Interestingly, Schmidt said he “had a really good conversation” with Munster out-half Johnny Holland before finalising the addition of Madigan to his squad, but the feeling was that the Cork man was fatigued after his first real season as a pro.

Instead, the uncapped faces in Ireland squad are Quinn Roux and Sean Reidy – both part of the initial 32-man selection – and now Tiernan O’Halloran and Matt Healy, who replace the injured Rob Kearney and Luke Fitzgerald. The final change to Schmidt’s travelling party was Craig Gilroy coming in for the injured Dave Kearney

“From the coaches’ perspective, we’re incredibly excited about the opportunity this gives us,” said Schmidt in accentuating the positives after losing experienced players.

“If there are guys missing, I’m going to know more about Tiernan O’Halloran, more about Matt Healy in a week-to-week environment. I’ve been down to Connacht, I’ve seen them train. I’ve certainly seen them play a lot of times.

“But you get to know a player more and you see him slot in and you say, ‘there’s the level, here it is now, how will he go? Gee, you’re coping really well.’ That’s another stride you can take, so this is a really good opportunity for us.”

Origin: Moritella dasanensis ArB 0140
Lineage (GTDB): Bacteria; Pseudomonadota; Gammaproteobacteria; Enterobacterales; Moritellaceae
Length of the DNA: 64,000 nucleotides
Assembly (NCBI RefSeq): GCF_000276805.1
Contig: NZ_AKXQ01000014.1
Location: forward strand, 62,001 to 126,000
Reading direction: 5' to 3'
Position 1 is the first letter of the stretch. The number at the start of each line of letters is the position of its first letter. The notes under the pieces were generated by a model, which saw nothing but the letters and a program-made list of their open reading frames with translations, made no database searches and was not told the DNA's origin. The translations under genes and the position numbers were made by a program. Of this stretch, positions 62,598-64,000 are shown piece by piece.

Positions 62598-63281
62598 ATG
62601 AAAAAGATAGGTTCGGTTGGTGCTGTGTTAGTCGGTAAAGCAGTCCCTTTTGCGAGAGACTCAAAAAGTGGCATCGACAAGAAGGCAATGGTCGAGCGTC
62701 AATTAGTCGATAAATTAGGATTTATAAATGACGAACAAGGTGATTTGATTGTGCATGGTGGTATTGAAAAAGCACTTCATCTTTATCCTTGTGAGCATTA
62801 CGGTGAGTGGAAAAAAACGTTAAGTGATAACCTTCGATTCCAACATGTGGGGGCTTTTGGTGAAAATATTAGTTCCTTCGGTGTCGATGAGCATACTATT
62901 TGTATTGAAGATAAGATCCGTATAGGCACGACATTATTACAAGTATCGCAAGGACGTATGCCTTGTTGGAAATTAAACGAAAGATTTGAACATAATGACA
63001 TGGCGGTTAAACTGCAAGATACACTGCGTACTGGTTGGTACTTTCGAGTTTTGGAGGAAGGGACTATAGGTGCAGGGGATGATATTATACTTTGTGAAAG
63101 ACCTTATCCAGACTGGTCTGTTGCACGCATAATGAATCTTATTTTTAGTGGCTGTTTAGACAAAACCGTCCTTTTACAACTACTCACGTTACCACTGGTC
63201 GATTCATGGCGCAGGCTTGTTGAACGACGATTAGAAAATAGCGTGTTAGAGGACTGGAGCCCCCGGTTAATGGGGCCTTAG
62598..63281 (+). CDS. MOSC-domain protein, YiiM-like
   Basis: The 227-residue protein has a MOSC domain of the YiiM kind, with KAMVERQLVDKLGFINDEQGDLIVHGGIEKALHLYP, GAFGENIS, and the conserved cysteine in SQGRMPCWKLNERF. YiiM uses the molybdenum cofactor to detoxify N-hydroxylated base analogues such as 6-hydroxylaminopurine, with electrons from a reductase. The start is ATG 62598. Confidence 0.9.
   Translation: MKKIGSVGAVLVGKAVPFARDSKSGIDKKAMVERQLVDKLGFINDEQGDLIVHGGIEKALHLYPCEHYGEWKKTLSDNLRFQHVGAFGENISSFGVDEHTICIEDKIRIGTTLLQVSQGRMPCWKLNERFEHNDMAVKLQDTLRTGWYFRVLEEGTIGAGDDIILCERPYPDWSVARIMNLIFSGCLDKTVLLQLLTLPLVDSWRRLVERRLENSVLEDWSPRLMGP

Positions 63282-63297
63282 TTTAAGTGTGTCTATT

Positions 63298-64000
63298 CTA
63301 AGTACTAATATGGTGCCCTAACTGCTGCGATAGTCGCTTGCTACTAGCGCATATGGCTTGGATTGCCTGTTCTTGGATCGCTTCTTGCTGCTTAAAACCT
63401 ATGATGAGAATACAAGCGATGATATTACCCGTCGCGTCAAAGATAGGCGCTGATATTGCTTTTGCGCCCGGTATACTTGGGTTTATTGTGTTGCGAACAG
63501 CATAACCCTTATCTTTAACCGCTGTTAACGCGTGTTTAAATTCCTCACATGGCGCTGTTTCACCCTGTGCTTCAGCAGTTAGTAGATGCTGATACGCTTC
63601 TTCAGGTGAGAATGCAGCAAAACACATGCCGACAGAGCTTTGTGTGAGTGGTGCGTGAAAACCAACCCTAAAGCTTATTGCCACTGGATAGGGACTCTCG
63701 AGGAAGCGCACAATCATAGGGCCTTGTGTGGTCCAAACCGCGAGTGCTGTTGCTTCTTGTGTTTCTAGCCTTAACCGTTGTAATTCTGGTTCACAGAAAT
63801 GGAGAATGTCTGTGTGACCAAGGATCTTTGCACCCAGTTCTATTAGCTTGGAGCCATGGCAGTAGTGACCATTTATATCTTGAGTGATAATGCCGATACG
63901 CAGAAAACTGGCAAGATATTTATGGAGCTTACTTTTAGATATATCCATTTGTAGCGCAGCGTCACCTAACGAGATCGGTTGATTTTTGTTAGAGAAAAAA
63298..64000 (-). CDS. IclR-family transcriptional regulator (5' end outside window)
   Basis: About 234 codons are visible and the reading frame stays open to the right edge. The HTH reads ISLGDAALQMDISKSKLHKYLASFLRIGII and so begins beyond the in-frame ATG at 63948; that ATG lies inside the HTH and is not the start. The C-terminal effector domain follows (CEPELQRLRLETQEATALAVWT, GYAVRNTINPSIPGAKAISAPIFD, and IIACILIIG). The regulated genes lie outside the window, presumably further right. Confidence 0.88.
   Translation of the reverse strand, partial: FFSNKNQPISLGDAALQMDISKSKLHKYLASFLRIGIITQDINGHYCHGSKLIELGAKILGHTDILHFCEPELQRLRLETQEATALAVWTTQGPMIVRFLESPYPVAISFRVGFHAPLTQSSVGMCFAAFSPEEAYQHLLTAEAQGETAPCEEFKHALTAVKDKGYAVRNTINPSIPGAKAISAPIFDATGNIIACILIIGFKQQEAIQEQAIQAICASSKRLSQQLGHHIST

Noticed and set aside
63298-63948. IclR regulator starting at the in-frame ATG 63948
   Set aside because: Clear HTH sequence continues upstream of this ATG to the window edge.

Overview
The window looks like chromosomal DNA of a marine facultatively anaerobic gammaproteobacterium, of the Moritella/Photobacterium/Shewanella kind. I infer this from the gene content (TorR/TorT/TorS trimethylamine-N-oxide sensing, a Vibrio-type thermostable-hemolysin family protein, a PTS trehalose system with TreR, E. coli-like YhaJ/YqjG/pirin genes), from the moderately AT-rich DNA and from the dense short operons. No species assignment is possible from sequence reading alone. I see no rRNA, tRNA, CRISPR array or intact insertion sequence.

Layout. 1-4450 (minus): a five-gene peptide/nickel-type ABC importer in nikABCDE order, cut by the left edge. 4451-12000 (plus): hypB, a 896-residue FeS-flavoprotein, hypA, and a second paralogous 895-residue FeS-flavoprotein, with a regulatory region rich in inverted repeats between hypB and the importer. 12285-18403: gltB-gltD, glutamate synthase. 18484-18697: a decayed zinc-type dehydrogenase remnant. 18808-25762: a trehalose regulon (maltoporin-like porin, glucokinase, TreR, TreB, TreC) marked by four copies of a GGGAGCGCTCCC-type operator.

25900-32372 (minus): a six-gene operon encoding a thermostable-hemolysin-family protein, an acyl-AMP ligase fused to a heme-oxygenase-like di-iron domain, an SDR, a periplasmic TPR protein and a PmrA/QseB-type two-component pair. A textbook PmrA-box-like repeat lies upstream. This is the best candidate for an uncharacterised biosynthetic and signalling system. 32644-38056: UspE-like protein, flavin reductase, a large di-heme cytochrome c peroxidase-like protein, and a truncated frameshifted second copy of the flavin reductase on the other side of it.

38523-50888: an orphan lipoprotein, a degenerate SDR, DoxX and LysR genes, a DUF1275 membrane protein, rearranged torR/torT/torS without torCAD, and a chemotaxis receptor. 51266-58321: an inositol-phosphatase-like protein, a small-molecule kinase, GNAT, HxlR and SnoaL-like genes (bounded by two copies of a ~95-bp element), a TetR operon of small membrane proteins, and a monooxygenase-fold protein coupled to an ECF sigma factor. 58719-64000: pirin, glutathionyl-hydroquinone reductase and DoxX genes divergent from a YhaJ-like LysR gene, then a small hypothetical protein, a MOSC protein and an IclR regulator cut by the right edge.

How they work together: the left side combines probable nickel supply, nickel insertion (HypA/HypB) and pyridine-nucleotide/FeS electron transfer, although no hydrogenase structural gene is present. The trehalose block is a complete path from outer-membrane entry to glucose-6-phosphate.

Tiernan O’Halloran and Matt Healy James Crombie / INPHO O'Halloran and Healy helped Connacht to the Pro12. James Crombie / INPHO / INPHO

Schmidt indicated yesterday that Robbie Henshaw will be among the contenders for the fullback slot now that Rob Kearney is missing.

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The Kiwi head coach remains convinced that Jared Payne’s superb defence in the 13 channel is crucial for Ireland, meaning that Henshaw may well be the one to drop to the backfield.

Such a move would leave the 12 shirt vacant, with Stuart Olding and Luke Marshall providing two options that excite Schmidt.

“I think for us Staurt Olding is a 12 who can cover 10,” says Schmidt. “We couldn’t really afford to go with just two tens, with no one who could slot into that position. Luke Marshall has had, we feel, a really good season.

“He’s been very good on his feet, he’s been very combative, he has defended really strongly and he’s been very consistent. He also has the flexibility of running at 12 or 13, which was important to us because we weren’t really sure where different players might have to slot.

“It’s a bit different to say, making selections for Six Nations, where you’re home based and you can pull players in and out.

“Once you’re that far away [in South Africa], while if there’s an injury and a guy is out for two weeks you might get someone in, you might also have enough to survive with.

“We wanted to be a little bit self-sufficient in as many positions as possible. But between Robbie, Luke, Stu and at a pinch Ian Madigan has played a fair bit there, it’ll be a big place when the big South African forwards start coming around the corner.

“There’s some pretty unpleasant sights for those inside backs at that stage.”

Sexton won’t be on the inside of whoever is tasked with chopping down those South African ball carriers, but Schmidt is hoping to see a host of new dominant figures emerge.